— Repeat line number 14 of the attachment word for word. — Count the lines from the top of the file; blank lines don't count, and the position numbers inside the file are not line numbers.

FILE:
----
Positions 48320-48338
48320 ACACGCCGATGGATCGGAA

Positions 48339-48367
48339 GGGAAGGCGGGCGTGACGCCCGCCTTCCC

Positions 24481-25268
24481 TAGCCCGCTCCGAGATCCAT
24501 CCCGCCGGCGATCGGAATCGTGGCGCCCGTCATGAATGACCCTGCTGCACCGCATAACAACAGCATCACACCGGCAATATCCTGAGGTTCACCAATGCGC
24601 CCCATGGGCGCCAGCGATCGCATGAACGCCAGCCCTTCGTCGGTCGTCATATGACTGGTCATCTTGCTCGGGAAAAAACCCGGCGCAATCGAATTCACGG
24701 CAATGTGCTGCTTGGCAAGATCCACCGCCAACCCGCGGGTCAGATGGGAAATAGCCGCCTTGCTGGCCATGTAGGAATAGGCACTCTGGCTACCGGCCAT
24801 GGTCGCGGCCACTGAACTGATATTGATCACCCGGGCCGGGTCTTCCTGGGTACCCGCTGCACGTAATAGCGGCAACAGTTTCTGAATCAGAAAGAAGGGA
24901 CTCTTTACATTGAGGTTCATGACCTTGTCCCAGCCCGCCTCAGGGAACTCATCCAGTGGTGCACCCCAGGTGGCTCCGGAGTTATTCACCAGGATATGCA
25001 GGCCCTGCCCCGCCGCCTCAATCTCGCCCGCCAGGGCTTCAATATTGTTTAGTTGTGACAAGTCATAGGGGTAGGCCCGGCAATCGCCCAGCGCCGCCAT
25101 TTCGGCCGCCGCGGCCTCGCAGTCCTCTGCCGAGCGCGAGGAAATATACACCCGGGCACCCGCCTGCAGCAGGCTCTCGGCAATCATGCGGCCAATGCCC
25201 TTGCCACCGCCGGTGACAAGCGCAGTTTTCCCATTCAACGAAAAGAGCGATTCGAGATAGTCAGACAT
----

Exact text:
25201 TTGCCACCGCCGGTGACAAGCGCAGTTTTCCCATTCAACGAAAAGAGCGATTCGAGATAGTCAGACAT